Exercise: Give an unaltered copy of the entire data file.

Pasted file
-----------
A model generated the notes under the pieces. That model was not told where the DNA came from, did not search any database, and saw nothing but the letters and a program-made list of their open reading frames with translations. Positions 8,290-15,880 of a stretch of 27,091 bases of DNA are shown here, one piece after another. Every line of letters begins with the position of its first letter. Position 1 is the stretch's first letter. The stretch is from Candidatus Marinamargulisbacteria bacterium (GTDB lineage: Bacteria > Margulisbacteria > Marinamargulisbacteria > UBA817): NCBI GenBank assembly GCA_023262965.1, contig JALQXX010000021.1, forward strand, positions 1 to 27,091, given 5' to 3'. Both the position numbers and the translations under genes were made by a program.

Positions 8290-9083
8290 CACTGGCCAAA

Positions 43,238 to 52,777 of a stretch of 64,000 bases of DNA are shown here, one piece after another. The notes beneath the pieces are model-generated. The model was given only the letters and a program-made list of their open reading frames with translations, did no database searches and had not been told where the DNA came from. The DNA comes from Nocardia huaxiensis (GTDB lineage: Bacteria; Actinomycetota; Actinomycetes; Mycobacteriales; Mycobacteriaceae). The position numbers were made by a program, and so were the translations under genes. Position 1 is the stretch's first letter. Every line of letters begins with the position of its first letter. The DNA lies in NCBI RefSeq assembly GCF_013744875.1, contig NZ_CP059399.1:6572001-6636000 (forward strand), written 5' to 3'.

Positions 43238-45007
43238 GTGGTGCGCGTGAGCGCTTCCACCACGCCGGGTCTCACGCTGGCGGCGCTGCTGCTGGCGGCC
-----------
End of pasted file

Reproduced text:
A model generated the notes under the pieces. That model was not told where the DNA came from, did not search any database, and saw nothing but the letters and a program-made list of their open reading frames with translations. Positions 8,290-15,880 of a stretch of 27,091 bases of DNA are shown here, one piece after another. Every line of letters begins with the position of its first letter. Position 1 is the stretch's first letter. The stretch is from Candidatus Marinamargulisbacteria bacterium (GTDB lineage: Bacteria > Margulisbacteria > Marinamargulisbacteria > UBA817): NCBI GenBank assembly GCA_023262965.1, contig JALQXX010000021.1, forward strand, positions 1 to 27,091, given 5' to 3'. Both the position numbers and the translations under genes were made by a program.

Positions 8290-9083
8290 CACTGGCCAAA

Positions 43,238 to 52,777 of a stretch of 64,000 bases of DNA are shown here, one piece after another. The notes beneath the pieces are model-generated. The model was given only the letters and a program-made list of their open reading frames with translations, did no database searches and had not been told where the DNA came from. The DNA comes from Nocardia huaxiensis (GTDB lineage: Bacteria; Actinomycetota; Actinomycetes; Mycobacteriales; Mycobacteriaceae). The position numbers were made by a program, and so were the translations under genes. Position 1 is the stretch's first letter. Every line of letters begins with the position of its first letter. The DNA lies in NCBI RefSeq assembly GCF_013744875.1, contig NZ_CP059399.1:6572001-6636000 (forward strand), written 5' to 3'.

Positions 43238-45007
43238 GTGGTGCGCGTGAGCGCTTCCACCACGCCGGGTCTCACGCTGGCGGCGCTGCTGCTGGCGGCC